Flag of Egypt
The Ptolemaic Kingdom in 300 BC
|•||305–283 BC||Ptolemy I Soter (first)|
|•||32 - 60 AD||Ptolemy XVI|
|Historical Era||Era One, Era Two|
|•||Alexander's Empire||305 BC|
|•||Ptolemaic-Carthegian War||97-95 BC|
|•||Egyptian Civil War||53 AD|
|•||1 AD est.||4 Million|
Ptolemaic Egypt - also known as the Ptolemaic Kingdom or simply Egypt - was a Hellenistic state formed after the downfall of Alexander's Empire. Outside of its War with Carthage, it was a relatively unremarkable nation, and had little influence over the Mediterranean. However, this changed in 37 AD - the year Ptolemy XVI converted to Christianity and made Egypt the first christian state in the world. The Civil war that followed only affirmed this new religion, and following it, Egypt would remain at the center of Christianity for centuries.
After the Christianization of Egypt, it would begin to be a more notable nation. It assisted with the wars of Christian expansion, making large swaths of the near east and Libya christian, and setting up Egypt as a powerful political force. From there, Egypt spearheaded multiple invasions of Europe, each one attempting to Christianize the continent. While these invasions were never fully successful, they made Egypt a force to be reckoned with. Until its downfall in 476, Egypt would continue to be a major power in the Mediterranean, as well as Africa and the Near East.
War with Carthage
In 97 BC, Carthage decided to seize Alexandria from Egypt to satisfy its economic ambitions in the eastern Mediterranean. While the plan was to give Egypt no time to prepare by landing right on top of the city, storms blew them off course, and as a result the invaders ended up nearly thirty miles away from the city. This of course gave the Egyptians ample time to prepare, and after evacuating government officials from Alexandria, the Egyptian army was rallied to fight the invaders. For the first few months, the fighting and economic impact of the war looked like it would shake Egypt apart.However, after the fighting showed no signs of leaving the coastal area near Alexandria, the panic died down - most citizens were able to simply continue their daily lives.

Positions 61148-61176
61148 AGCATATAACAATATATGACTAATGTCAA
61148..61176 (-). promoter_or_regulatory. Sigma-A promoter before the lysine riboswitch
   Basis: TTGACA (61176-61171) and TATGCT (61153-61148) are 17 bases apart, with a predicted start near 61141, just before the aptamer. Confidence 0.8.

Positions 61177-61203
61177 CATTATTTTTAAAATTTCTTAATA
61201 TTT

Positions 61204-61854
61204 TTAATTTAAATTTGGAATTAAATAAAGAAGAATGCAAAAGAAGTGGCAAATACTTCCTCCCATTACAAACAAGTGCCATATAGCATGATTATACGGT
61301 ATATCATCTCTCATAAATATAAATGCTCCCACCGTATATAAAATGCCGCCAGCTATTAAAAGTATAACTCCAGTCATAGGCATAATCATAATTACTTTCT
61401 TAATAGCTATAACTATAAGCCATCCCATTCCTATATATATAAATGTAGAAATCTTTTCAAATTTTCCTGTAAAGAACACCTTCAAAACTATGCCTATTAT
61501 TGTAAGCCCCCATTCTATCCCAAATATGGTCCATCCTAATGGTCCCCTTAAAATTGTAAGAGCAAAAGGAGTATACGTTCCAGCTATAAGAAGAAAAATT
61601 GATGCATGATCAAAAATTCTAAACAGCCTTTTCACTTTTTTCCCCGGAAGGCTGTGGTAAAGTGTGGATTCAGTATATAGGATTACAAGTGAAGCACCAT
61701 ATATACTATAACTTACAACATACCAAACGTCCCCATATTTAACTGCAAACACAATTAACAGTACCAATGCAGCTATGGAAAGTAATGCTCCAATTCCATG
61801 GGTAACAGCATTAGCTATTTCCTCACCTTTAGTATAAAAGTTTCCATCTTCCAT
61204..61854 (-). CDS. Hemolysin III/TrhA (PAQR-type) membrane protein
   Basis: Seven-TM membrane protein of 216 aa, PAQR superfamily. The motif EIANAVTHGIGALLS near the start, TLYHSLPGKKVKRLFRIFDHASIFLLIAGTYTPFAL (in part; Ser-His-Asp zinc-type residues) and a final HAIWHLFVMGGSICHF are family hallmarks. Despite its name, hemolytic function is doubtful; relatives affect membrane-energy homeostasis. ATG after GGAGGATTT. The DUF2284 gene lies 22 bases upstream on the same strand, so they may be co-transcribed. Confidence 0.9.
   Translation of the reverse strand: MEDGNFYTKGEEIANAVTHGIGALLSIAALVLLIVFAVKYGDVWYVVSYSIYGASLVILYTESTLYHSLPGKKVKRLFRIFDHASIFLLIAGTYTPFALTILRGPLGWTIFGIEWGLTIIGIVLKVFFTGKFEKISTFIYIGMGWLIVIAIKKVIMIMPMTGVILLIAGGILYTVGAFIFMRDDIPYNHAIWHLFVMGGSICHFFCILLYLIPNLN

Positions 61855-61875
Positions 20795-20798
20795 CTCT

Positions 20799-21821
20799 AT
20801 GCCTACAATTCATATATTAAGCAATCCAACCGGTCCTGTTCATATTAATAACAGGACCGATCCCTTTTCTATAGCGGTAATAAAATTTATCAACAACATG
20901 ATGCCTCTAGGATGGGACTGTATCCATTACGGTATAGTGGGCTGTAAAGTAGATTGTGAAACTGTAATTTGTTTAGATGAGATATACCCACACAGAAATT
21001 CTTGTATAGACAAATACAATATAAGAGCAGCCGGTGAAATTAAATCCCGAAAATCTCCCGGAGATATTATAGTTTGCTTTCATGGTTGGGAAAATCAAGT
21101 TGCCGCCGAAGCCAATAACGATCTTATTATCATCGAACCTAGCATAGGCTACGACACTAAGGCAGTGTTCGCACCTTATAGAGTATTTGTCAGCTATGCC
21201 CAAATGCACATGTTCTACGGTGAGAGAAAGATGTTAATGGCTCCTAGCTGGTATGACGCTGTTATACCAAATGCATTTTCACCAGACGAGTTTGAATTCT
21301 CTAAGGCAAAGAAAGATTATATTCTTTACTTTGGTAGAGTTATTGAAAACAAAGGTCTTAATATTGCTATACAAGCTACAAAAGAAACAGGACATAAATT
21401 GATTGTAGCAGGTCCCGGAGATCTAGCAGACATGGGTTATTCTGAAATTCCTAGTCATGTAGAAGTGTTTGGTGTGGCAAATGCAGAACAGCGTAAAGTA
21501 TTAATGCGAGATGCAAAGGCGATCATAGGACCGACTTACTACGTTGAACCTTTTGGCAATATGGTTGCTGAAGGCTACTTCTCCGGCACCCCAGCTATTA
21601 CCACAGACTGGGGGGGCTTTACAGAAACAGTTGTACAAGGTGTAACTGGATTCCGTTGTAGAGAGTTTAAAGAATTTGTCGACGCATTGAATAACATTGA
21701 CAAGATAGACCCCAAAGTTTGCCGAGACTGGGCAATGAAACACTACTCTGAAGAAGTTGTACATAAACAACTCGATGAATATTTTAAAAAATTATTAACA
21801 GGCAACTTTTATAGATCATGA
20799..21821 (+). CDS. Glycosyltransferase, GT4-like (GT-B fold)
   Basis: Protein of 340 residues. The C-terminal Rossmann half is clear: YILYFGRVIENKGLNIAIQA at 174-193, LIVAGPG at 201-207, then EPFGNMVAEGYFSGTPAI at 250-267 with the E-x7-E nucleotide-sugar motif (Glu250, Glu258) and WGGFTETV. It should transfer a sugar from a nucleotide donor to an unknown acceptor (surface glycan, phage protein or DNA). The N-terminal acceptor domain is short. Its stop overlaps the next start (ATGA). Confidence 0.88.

The fighting, while not widespread, was relatively intense. because of the density of soldiers on both sides, causalities were high for both sides (In retrospect, many wonder why the causalities were not higher, given the circumstances). However, even as the Egyptian army slowly fell back, the impact of the wat could hardly be recognized until Alexandria itself was sacked - and even then, most citizens shrugged their soldiers and went back to work. Shortly after the fall of Alexandria, the capital was moved to Memphis, and a treaty was signed, giving the former to Carthage. In the eyes of most, the war looked over - Egypt had suffered a minor loss, and Carthage a moderate gain.
However, the long term effects of losing such an important port city could hardly have been foreseen by Egypt or its citizens. Within three years of the war ending, the Egyptian economy had tanked, and a drought came along to make matter worse. This lethal combination would lead to long term economic woes, and at times, complete anarchy to Egypt. While for much of the next 130 yeas, Egypt would be in okay shape, these periods of relative stability were always quickly broken by more civil unrest. While no other nation would be able to take advantage of this - indeed, Egypt would even see limited expansion - it was a terrible period for Egypt, and one that would not be fixed until the nation's Christianization.
Jesus and Christianization
Expansion of Christianity
Anatolian Unification War
Dynastic Struggle and Collapse